First Minister Nicola Sturgeon is to visit China to “showcase Scottish business and companies” in a bid to boost exports.
Ms Sturgeon will begin a five-day visit on Monday which also aims to build tourism and academic links.
She said she would raise the issue of human rights in China, having been briefed by Amnesty International.
Amnesty urged the Scottish government to do full background checks on any Chinese firms it signed deals with.
It said this was necessary to ensure the companies – many of which are state-owned – were not involved in human rights abuses in China, which it said were among the worst in the world.
As part of the visit, Ms Sturgeon announced a £750,000 investment to give Scottish students the chance to live and study in China. The cash will go to the Confucius Institute for Scotland’s Schools (CISS) Scholarship Programme.
The institute has faced criticism in the past for its links to the Chinese education programme, which is being monitored by the FBI after concerns over censorship and academic freedom.
The first minister last visited China in 2015. Speaking to BBC Scotland ahead of the latest trip, she said there had been “stunning successes” in Scottish-Chinese relations in the intervening years, which she was aiming to build on.
She said: “In the last year alone, Scottish exports to China have increased by 40%, which is driven largely by food and drink and whisky in particular but reflects and underlying strength in our exports to China.
“One of the things I’ll be seeking to do when I’m there is looking for opportunities for our companies to export more of their goods and services.
“We’re also seeing more students from China coming to study in Scotland, over 9,000 now will study in Scotland. And the other area where there has been quite remarkable growth is in Chinese tourism – I think over the last decade the spend by Chinese tourists in Scotland has increased by something like 400%. It’s really remarkable.”
A political row broke out in 2016 over an investment deal Ms Sturgeon signed with state-backed Chinese companies. It was initially said to be worth up to £10bn, but ultimately collapsed – with the government blaming a “climate of hostility” from opposition parties.
The first minister signed a memorandum of understanding with SinoFortone and China Railway No. 3 Engineering Group at Bute House, but the pact came under intense scrutiny after concerns were raised over claims of corruption and human rights abuses.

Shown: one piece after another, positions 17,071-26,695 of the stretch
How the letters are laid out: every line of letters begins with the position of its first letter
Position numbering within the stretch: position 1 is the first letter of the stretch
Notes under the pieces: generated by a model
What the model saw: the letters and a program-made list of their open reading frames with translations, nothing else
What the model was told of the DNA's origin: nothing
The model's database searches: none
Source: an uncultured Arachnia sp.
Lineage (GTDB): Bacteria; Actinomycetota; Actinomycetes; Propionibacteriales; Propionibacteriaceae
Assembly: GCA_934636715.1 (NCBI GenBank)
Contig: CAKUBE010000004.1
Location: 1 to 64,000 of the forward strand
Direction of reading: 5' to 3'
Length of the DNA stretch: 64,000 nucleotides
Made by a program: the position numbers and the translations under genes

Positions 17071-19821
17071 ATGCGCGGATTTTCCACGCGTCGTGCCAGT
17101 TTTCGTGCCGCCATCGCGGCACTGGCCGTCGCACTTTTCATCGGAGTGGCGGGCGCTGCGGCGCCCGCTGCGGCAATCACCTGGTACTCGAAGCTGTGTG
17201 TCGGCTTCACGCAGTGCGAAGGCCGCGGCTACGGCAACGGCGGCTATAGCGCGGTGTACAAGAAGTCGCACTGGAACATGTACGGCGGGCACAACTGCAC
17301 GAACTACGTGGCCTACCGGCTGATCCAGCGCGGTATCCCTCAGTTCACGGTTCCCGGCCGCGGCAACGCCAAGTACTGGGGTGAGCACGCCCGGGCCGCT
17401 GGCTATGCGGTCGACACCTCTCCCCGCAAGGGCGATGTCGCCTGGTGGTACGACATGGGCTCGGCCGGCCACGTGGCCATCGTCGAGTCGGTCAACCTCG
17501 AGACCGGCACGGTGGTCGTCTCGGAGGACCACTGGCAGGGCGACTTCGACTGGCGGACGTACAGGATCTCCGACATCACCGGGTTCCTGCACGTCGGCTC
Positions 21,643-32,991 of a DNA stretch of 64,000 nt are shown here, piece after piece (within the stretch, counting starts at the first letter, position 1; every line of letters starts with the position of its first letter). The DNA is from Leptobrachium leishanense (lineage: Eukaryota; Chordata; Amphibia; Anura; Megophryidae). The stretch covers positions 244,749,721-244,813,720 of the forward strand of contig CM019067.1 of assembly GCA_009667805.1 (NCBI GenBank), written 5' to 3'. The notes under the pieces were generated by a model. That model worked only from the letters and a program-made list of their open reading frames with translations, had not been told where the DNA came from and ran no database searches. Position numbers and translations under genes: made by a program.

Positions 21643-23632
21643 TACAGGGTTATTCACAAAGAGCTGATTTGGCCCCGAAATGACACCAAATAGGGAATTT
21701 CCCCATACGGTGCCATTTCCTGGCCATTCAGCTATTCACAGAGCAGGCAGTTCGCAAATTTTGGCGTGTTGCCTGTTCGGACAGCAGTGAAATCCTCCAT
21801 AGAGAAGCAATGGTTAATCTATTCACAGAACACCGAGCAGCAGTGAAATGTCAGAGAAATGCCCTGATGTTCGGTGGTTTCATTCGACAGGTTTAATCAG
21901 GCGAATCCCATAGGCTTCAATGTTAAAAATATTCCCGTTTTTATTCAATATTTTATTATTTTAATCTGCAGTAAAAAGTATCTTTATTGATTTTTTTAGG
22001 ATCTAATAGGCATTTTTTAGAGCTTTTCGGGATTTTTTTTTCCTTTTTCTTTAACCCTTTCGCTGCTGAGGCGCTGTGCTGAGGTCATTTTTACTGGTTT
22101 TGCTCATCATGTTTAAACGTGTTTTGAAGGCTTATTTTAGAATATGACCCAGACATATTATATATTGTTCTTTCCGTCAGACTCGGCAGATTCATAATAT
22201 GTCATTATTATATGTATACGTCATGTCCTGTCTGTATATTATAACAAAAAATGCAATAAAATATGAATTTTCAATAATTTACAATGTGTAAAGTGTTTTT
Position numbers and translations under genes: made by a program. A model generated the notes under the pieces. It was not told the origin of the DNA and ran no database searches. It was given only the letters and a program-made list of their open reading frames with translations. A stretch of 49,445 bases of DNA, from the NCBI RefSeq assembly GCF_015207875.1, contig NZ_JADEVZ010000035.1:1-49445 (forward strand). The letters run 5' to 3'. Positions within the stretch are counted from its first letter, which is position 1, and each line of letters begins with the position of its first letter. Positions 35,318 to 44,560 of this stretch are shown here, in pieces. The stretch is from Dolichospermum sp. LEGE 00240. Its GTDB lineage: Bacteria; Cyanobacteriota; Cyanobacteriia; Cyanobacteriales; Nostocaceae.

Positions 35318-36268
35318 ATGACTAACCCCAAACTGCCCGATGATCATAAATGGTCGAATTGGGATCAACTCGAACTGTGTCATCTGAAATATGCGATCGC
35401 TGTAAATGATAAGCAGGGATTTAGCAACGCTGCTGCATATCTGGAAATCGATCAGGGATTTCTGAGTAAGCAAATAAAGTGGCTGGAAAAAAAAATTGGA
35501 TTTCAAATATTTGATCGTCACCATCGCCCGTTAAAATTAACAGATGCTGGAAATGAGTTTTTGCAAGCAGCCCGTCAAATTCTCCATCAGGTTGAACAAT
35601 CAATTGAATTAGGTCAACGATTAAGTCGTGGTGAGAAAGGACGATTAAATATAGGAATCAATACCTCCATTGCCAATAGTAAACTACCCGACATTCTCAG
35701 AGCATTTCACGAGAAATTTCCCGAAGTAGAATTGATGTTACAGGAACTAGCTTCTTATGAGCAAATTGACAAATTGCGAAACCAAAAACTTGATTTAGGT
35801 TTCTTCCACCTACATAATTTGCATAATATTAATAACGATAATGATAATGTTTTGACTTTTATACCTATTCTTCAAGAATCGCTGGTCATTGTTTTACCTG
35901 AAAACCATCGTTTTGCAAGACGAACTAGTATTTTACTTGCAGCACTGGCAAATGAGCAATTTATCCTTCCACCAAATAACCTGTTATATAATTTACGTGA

Ahead of her trip, Ms Sturgeon said the affair had not damaged Scotland’s reputation in China “in the slightest”, saying much of the row was “exaggerated” and “not really rooted in reality”.
She added: “We listened to the concerns that were raised in parliament and have agreed to reflect on that and to make changes, and to make sure that – as we would always want to do – due diligence around things like human rights is embedded in our approach to these things.”
The Scottish government has confirmed that the first minister will not be signing any memorandums on the current trip.
Naomi McAuliffe of Amnesty International Scotland said the human rights organisation was concerned about the ongoing use of the death penalty in China – where more prisoners are thought to be executed than in every other country combined.
She also highlighted a crackdown on freedom of expression and the imprisonment of lawyers working on human rights cases.
Ms McAuliffe said: “The Scottish government needs to have a real pause for serious consideration on any deals that they are doing with China-based companies.
“Companies based in China are not just companies on their own, they’re often state-owned as well.
“So you’re dealing with the Chinese state and a lot of the human rights abuses that come along with that.
“(It is important to have) proper background checks to make sure that the Scottish government is not implicated or involved in any human rights abuses that are taking place.”
Lib Dem leader Willie Rennie was a vocal opponent of the memorandum of understanding, and raised the matter with Ms Sturgeon again prior to the parliamentary recess at Holyrood.
He asked if she would “do the right thing” and speak up for human rights while in China, leading Ms Sturgeon to retort that she would “bow to nobody in my determination to play my part in promoting human rights internationally”.
The first minister told BBC Scotland she had been briefed ahead of the trip by Amnesty International on their current “concerns and issues around human rights” in China.
On her previous visit in 2015 she spoke out about gender equality and women’s rights, and said she would focus on children’s rights this time.
The first minister said: “Both in one to one meetings and in public platforms, I will – albeit constructively and in the most appropriate and effective way – raise the issue of human rights.
“Scotland is not the only country that trades with and seeks to increase its links with China. I would probably face more criticism from businesses in Scotland if we weren’t seeking to increase our trade links in a way which is in line with our values and in the interests of the Scottish economy.
“The scale of the Chinese market is such that it would be remiss and I think negligent of a Scottish first minister not to seek to maximise that potential for the benefit of the Scottish economy – but we do that within the framework of values and human rights principles that are very important to us.”